A friend who works with, but not in, museums has asked me for predictions regarding characteristics of the museum of the future. He is working on an interesting project to create a prototype of the “future museum” in order to generate conversation inside and outside the field. I’d love to paint a personal vision (including my own universal master key to collections storage and a standing discount on all jewelry in museum stores.) But given the potential impact of this advice, I had better stick to synthesizing what I have heard in the 18 months or so of CFM’s existence. (Of course, much about museums still works and should be preserved—an equally productive discussion could focus on which museum babies should not be thrown out with the bath. But talking about what should change is often more fun. Let’s go there, first.)
So, I predict that the museum of the future will be:
1) Green. (Let’s get this out of the way early, since it is sure to come up.) There is a great deal of debate about what this means—being LEED certified? Generating the museum’s own energy and growing produce for its café? Promoting local rather than global tourism? Trying to influence the behavior of visitors in ways that will promote resource conservation? Figuring out how to partner with organizations in China and India to effect change? (After all, these countries’ collective behavior will swamp out the global effects of anything we do in the US to reduce carbon or conserve resources.) At the same time, there is a good deal of consensus that in some way, shape or form most museums of the future will be conspicuously eco-conscious.
2) Personalized. We live in a world where Web applications display ads and search results based on your browsing history and social media connections. There are few remaining technological boundaries to any service organization knowing as much about you as you care to share (and some stuff you wish they didn’t know). As Nina Simon has pointed out, there is no excuse for museums not to provide similarly personalized experiences, rather than acting like their patrons are strangers every time they walk through the door. The museum of the future will track and serve people as individuals—providing personalized benefits, interpretation, suggestions and even access based on your history with them. Liked the show on Giant Ground Sloths last year? Get a tweet reminding you of the upcoming exhibit on Megatheriums. Visited six times in the past year? Get an automatic “get in the door free” next time you show up. Use your iPhone to “tag” your six favorite paintings on your museum user profile, and receive back a list of “you may also like” with a gallery map of where to find these suggestions.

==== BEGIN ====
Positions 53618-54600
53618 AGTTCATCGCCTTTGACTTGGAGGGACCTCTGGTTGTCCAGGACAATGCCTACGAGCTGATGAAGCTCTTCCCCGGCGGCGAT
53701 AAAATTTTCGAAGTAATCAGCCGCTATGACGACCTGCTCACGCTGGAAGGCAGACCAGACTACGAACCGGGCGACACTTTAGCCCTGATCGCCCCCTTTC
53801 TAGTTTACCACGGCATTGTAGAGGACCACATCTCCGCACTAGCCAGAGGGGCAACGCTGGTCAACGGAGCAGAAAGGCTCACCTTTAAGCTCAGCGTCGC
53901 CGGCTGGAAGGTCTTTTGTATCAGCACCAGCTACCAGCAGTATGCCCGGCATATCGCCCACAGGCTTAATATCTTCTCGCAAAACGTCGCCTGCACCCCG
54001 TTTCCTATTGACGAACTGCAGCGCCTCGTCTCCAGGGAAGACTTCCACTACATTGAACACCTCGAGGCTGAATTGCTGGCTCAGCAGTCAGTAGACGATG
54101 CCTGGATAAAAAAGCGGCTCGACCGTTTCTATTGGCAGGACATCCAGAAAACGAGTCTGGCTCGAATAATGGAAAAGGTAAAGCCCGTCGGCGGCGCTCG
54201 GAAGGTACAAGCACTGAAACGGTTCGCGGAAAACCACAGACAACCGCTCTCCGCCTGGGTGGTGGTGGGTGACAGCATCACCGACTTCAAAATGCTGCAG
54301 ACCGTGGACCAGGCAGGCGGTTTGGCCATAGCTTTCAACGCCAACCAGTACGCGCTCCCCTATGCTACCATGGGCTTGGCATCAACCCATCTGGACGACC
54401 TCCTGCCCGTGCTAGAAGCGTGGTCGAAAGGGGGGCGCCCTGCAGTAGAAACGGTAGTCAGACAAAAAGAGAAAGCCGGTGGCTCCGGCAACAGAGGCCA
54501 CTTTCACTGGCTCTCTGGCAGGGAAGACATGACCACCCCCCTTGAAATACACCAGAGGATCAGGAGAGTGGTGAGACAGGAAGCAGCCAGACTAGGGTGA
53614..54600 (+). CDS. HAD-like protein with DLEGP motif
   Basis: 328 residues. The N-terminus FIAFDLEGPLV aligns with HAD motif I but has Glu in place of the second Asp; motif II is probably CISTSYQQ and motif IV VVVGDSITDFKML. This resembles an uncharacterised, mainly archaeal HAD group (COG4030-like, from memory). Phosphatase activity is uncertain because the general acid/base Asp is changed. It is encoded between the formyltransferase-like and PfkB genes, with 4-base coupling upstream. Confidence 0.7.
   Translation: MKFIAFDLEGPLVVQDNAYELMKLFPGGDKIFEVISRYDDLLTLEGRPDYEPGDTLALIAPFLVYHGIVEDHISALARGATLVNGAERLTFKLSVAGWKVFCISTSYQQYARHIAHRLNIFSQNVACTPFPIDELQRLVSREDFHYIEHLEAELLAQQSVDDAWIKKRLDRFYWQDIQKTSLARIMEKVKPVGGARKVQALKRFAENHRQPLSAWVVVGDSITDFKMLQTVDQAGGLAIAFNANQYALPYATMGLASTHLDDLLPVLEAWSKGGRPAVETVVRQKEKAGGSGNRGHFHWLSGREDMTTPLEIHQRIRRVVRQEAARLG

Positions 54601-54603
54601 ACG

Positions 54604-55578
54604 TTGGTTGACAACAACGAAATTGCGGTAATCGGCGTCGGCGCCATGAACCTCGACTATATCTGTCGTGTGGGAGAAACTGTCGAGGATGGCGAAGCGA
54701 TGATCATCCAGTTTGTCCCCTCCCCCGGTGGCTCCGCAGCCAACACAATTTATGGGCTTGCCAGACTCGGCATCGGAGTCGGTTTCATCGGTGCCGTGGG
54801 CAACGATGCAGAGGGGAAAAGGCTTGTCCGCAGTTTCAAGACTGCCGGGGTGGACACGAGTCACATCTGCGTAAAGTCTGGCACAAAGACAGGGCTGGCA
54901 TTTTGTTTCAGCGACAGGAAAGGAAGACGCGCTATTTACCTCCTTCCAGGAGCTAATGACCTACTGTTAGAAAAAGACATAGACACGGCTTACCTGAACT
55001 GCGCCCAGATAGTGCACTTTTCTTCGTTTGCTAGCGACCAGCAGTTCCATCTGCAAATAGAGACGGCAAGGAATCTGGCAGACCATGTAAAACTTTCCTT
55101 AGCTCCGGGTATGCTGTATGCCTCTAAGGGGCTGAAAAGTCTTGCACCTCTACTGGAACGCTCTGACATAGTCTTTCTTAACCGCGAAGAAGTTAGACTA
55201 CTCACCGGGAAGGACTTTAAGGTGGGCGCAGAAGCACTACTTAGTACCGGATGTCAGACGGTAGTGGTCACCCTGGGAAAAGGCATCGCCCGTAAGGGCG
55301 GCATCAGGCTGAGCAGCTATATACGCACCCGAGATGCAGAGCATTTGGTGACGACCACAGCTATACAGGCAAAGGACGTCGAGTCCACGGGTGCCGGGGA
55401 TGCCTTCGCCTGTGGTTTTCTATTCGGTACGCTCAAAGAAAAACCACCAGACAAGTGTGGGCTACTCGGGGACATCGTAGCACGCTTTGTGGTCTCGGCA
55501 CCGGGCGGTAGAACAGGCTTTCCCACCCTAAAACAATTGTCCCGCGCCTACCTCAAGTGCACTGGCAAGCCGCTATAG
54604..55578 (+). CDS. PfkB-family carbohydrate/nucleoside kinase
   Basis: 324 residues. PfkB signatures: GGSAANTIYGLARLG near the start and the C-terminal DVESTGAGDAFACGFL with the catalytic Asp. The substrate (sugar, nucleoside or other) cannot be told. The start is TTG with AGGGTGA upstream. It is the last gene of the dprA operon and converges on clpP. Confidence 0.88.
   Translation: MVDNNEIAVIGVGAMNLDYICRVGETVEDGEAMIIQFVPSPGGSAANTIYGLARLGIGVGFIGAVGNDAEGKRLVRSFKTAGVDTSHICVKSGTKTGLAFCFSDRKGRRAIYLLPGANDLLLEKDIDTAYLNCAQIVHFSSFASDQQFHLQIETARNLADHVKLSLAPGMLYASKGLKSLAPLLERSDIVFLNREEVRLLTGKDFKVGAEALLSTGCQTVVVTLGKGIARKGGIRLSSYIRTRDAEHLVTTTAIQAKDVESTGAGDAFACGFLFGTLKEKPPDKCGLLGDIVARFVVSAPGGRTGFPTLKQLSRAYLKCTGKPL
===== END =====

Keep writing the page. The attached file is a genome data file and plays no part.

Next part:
3) Comfortable. In the future, museums will become Ray Oldenburg’s quintessential “third place”—anchors of community life that foster broad, creative interaction between people who might otherwise not interact with each other. This is a huge challenge, but as Robert Janes has written, some kind of “dialog center,” formal or informal, will be as common in museums as food service is now. (Perhaps not as ubiquitous as restrooms.) This requires multiple adaptations in both physical environment, programming and operational behavior. Some of the models Janes discusses include sophisticated technological support for substantive conversations. Other important changes may be low- or no-tech. We will minimize barriers to “just dropping in” (cost/distance/open hours); comfort (places to sit, hang out, eat and drink, access the Internet, kibbitz and even snooze); have fun (structured or unstructured play); and some very thoughtfully engineered support systems to encourage interactions with strangers. (Another topic on which Nina has written extensively.)
4) Interactive. Not in the simple sense of having flip labels to manipulate or computer games to play. Interactive in the true sense that the visitor and the museum act on and influence each other. The CFM report Museums & Society 2034 points out that the up and coming Millennials expect to be actively involved in “curating” their experience, not passive consumers of content. The museum of the future will have many layered strategies for inviting users to contribute to the work of the museum, whether it is encouraging visitors to create and post their own podcast tours of exhibits; research and document the collections based on their own areas of interest and expertise; share their experience of the museum visit with remote users; or participate in core decision-making about planning and use of museum resources. In this way, museums will become an extension of the “mash-up” and “crowdsourcing” cultures promoted by Web 2.0.
5) Flexible. With our physical and cultural environment changing so rapidly, it no longer makes sense to invest our resources in capital projects that may be outdated within the decade. The buildings we do construct will need to be able to change with the times, and we may have less emphasis on single sites and more on distributed content. Museums of the future will truly embody Louis Sullivan’s dictum that “form follows function,” which may mean “following” the museum out into the community, or into the virtual realm. Museums will invest more in making their resources accessible, and delivering their services to people where the people live, and less to monumental and relatively inflexible architecture.
Whew. That is my quick data dump of what I have heard in dozens of conversations around the country, and I am sure I have left out more than I have put in. Please add your two cents here in comments on the blog, or as video musings at Voices of the Future! When those outside the museum community take an interest in what we do, it can lead to productive dialog and collaborations about change.